This morning I noticed Google Reader was recommending a feed of from one of India's largest telecom service company - BSNL. This company is an example of a corporation being formed out of what was earlier a government department- though its business is to facilitate conversations, it certainly is not one known for having conversations with its own customers - you would know that if you have been a BSNL service subscriber yourself. Needless to say, I quickly added this feed to my list. What attracted me even more was that there were over 70 subscribers already - okay, not very high, but interesting. I had also noticed the term 'blog' on Indian Income Tax Department main website, as well as Police Blogs, and this whole phenomenon of Government Departments and Government Owned Companies moving towards 'conversation' appeared attractive enough to check out.
Cut to BSNL blog. It is actually a news feed, and not a full fledged blog with its own crisp URL (such as blog.bsnl.in) and does not allow you to talk back. There is nothing personal about the language, nor does the feed come in someone's name. Pretty much like the company is, in its real life. To compound the situation, only a short feed is allowed, so you see only headlines, you need to click if you want to read a story. In blogosphere, this phenomenon of short feed has given way to full feeds. As one heard so often in the B-School classroom - if you want to get your message across, make it easy for the target to do so.However, a good start, and one hopes things will get better progressively. A tip to the BSNL folks - blogs work well if you make posts around happenings and include some anecdotes, visuals, event details etc. Perhaps getting some teen age interns would bring in the blog thing. You can find the feed on BSNL main website, if you succeed in loading the page.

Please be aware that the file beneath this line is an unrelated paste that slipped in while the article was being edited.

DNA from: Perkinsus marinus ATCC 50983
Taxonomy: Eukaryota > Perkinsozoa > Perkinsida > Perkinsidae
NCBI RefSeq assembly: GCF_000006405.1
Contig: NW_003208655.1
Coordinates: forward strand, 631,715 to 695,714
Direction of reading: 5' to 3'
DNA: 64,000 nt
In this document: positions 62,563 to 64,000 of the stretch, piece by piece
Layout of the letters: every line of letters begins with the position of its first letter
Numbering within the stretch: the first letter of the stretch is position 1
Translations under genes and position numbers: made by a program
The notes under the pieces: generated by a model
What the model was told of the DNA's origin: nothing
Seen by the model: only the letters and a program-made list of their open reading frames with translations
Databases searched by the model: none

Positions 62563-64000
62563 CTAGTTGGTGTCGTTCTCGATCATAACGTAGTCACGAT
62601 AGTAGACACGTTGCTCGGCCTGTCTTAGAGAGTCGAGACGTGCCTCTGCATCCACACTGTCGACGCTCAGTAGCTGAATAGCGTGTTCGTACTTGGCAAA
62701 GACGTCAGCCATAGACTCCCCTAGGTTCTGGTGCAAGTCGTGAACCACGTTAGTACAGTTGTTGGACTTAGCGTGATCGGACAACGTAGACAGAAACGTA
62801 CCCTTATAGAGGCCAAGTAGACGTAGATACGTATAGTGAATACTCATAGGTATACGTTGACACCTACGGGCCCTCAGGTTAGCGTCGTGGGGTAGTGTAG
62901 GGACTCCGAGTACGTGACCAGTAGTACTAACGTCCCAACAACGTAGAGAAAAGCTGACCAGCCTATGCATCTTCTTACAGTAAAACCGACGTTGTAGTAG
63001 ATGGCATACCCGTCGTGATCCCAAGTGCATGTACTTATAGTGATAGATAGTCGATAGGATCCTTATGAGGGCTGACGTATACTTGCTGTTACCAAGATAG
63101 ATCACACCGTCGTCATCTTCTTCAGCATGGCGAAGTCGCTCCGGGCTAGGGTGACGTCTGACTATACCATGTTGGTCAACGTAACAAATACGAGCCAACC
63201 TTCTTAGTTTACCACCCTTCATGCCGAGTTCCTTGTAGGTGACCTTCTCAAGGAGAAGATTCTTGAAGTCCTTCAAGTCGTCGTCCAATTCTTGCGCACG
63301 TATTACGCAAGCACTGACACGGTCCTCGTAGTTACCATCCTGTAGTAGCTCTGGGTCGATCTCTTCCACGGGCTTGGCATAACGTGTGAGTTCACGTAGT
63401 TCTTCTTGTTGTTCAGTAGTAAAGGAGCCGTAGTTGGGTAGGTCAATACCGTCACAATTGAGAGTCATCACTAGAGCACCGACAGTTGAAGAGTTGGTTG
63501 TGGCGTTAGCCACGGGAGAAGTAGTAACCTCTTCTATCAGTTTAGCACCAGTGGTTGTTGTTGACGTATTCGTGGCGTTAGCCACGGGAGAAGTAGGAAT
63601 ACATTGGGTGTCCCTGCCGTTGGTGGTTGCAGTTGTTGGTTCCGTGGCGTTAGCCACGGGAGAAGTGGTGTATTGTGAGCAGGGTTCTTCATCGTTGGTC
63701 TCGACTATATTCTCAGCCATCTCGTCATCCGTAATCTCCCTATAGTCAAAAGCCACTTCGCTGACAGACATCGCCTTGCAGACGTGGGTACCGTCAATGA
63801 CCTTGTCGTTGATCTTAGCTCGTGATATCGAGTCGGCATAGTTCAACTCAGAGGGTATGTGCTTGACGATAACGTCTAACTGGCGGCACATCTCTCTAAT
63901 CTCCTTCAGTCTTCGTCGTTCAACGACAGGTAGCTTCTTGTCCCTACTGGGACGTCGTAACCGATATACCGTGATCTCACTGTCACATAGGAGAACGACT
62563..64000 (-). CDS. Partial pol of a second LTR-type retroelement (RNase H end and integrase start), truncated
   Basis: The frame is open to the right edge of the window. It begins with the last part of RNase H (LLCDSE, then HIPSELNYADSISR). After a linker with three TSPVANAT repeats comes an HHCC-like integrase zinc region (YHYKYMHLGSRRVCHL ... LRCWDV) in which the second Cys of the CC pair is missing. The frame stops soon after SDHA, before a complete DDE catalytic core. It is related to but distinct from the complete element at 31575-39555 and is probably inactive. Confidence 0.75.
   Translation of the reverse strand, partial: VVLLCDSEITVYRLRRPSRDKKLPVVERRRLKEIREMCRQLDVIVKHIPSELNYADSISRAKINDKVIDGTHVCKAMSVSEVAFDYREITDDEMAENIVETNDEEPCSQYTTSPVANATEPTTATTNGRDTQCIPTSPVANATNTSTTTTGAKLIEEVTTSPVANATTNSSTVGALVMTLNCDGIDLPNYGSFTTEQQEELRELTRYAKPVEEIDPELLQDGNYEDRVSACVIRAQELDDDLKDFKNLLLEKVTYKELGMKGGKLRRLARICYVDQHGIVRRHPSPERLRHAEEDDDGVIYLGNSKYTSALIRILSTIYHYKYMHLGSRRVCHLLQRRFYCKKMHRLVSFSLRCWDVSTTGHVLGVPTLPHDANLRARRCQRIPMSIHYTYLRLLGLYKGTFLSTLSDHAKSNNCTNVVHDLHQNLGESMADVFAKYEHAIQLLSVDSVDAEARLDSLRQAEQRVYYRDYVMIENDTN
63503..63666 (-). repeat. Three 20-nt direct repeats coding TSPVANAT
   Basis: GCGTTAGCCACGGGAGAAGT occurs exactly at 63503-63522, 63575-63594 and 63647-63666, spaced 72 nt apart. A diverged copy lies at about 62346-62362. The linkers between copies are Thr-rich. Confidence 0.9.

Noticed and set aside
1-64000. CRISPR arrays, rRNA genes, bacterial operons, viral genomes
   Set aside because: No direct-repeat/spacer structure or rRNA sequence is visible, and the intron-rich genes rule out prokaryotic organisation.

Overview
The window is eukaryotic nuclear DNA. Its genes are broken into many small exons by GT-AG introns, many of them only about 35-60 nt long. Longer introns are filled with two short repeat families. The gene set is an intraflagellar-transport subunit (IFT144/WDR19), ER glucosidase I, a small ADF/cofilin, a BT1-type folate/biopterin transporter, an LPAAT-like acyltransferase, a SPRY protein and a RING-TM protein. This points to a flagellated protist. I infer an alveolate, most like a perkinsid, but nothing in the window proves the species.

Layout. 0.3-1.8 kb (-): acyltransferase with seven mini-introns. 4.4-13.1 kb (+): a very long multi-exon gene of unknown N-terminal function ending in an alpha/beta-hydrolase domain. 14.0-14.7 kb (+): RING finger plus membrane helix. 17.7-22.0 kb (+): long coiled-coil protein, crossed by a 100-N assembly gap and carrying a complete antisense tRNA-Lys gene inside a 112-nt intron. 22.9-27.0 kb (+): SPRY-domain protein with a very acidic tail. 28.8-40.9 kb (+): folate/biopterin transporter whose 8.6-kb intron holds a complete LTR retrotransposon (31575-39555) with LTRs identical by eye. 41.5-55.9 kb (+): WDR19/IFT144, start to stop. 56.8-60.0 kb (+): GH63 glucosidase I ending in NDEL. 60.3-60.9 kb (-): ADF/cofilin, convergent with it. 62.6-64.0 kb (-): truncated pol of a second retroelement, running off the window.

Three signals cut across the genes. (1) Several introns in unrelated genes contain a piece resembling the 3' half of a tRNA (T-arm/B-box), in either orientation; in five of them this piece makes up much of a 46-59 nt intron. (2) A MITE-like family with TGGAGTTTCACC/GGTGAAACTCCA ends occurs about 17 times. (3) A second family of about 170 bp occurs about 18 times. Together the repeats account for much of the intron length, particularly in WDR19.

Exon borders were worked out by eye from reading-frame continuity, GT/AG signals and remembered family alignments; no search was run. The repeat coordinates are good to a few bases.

The Income Tax blog qualifies better. While the main income tax department site is extremely slow to load, the blog page is relatively better. It allows for interaction by comments. While the URL is not easy to remember, the blog allows for tax payers to raise questions on issues of common interest, and every post comes with a credit to an author, exactly as you would expect on a blog. The language of the posts is quite readable, despite taxation being generally considered difficult to understand - Someone is making a real effort here.
There are some Police Forces in India that have taken to blogging to connect with citizens. I mentioned about Barmer Police in an earlier post, and the Police Superintendent of Dakshina Kannada in Karnataka is known to have an active blog too. Meanwhile, if you know about some other government entities blogging , do leave a comment. Let the conversation continue.